Sunday, January 26, 2014

Music for Cold Winter Days & Nights

January can be a very long month, especially if the weather keeps you indoors listening to your furnace go on and off all night or if storm after storm has shoveling for hours at a time.  Music can often soothe the ravaged chest and shoulder muscles - what follows is the beginning of a series of reviews featuring excellent new music.

Despite the roiling waves on the CD cover, "From Water" (88 Records) is a series of clarinet solos from the creative mind of Doug Wieselman.  Most of the 10 tracks feature looping which often creates a trance-like feel as the musician builds his loops from simple figures.  "Train" opens the 10 track program (all originals save for a lovely reading of John Lennon's "Julia") - the music rises and falls on a short 4-note rhythmic figure which moves in and out of the foreground while Wieselman's melody lines float like train whistles on a frontier night.  "Pacific 2", inspired by standing down by the shore, has a circular melody similar to ones created by soprano saxophonist John Surman on his solo recordings.  "Salmon"builds off of longer tones, with silences that allows the melody to stand out. Halfway through the track, the looping begins and the piece becomes a lovely prayer with echoes of South African music.  As for the Lennon tune, the performance rises from the short chorus into the melody, the longing from the original vocal version evident in the handsome tones of Wieselman's vintage clarinet.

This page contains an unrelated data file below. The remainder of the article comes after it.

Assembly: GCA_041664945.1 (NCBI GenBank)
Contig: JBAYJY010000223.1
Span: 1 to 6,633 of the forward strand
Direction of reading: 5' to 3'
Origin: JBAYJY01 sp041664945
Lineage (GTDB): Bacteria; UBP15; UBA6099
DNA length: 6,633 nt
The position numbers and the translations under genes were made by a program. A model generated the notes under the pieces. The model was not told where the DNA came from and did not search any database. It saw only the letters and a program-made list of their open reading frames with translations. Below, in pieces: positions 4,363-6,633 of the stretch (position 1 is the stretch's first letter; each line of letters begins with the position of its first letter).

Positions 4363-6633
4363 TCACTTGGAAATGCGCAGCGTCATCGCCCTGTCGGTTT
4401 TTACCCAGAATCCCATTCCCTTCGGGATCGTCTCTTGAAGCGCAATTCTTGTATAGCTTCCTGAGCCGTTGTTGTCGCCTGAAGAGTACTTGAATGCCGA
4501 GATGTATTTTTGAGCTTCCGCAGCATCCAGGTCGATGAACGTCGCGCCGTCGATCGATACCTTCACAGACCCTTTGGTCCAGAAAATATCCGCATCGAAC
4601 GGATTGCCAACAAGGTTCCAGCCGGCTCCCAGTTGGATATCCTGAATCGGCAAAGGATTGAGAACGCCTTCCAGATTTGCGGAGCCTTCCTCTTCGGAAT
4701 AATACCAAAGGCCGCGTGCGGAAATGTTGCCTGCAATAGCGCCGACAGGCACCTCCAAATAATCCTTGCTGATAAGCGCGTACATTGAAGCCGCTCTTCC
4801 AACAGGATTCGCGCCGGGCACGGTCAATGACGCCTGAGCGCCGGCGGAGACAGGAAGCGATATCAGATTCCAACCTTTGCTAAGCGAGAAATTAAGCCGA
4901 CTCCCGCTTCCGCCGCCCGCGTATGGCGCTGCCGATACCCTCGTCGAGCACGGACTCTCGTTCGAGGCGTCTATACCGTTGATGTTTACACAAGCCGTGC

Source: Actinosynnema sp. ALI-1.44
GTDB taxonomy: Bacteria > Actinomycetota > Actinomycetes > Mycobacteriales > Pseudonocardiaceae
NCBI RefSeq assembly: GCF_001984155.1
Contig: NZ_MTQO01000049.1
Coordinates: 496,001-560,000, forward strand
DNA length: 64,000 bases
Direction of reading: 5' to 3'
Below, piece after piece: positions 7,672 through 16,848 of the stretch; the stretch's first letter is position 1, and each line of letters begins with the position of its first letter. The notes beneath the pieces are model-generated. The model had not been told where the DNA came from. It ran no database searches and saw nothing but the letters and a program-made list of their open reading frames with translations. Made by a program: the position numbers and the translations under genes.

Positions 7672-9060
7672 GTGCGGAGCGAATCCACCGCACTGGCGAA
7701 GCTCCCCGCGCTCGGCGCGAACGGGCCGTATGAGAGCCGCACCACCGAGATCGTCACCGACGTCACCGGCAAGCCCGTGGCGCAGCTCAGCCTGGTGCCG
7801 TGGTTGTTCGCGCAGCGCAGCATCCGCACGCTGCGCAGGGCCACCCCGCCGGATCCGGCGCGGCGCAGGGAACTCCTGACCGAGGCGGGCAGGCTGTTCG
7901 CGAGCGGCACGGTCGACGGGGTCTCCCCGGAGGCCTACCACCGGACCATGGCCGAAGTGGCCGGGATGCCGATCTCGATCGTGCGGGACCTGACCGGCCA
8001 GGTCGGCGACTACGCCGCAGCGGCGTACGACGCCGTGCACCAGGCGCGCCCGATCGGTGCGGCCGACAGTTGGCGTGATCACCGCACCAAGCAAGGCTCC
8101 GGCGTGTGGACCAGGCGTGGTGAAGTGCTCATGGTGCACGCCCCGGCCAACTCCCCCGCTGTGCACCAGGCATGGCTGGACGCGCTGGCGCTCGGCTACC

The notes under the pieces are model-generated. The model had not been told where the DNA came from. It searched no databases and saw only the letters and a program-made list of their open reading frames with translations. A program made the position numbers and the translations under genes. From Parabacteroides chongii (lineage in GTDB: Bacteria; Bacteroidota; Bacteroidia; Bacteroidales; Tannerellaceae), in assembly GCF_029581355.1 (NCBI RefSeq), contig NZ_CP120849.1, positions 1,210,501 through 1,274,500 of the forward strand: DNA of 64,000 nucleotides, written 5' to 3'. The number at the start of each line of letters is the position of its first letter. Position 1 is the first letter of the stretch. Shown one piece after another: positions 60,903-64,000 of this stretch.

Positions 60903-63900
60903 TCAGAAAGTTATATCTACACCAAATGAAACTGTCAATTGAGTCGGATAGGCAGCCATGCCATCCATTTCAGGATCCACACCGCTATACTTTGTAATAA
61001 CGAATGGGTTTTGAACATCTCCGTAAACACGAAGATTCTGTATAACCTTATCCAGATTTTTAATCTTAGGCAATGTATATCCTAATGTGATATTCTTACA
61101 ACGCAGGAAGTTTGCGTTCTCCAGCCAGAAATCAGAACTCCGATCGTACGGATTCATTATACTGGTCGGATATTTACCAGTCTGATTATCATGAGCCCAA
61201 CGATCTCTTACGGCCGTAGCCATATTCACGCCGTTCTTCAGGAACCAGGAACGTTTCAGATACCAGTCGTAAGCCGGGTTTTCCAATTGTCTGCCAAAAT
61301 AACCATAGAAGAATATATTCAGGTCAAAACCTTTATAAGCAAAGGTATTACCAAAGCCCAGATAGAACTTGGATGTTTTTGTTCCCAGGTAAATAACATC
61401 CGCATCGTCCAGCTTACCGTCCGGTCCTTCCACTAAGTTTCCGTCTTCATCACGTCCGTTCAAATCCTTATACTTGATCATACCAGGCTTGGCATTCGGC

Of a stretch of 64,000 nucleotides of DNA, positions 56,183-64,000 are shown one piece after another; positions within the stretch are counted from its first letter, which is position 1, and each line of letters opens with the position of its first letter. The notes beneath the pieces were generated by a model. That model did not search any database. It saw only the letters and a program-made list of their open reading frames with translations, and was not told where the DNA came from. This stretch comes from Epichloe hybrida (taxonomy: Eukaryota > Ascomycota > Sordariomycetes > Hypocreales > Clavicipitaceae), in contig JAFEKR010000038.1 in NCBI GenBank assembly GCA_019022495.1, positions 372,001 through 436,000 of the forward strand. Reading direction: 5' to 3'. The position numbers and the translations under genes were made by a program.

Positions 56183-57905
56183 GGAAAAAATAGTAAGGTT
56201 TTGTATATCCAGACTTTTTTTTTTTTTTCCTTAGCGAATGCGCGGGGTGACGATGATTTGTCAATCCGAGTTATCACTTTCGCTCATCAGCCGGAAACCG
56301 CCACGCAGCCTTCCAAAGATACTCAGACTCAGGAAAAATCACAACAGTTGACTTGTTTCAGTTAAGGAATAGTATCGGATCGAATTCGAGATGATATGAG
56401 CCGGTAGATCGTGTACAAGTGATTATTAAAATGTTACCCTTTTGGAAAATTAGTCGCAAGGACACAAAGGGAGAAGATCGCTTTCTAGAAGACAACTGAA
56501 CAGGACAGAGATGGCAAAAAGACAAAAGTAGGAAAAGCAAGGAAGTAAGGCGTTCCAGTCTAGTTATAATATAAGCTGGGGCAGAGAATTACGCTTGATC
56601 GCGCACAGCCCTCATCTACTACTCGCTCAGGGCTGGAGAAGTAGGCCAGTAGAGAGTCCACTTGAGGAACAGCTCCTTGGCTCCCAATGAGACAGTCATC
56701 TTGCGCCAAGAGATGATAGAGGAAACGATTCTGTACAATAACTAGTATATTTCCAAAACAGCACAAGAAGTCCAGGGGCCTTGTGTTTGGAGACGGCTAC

"Gloria Fleur Madre" is a composition for solo clarinet (no apparent overdubbing) that reminds this listener of the solo work of the late John Carter, with a melody that straddles blues and atonality.  Meanwhile, "Tennessee Valley 2" features a choir of voices performing the melody lines of an earlier instrumental version ("Tennessee Valley") of looped clarinet and vocal percussion.

"From Water" is haunting, challenging, meditative music that resonates long after the final notes fade. Doug Wieselman, who works with Antony & The Johnsons, co-leads Trio S and Kamikaze Ground Crew and has performed/recorded with Bill Frisell, Marty Ehrlich, Laurie Anderson and so many others, has given listeners quite a musical gift, the joy of losing one's self in a swirl of melodies.  For more information, go to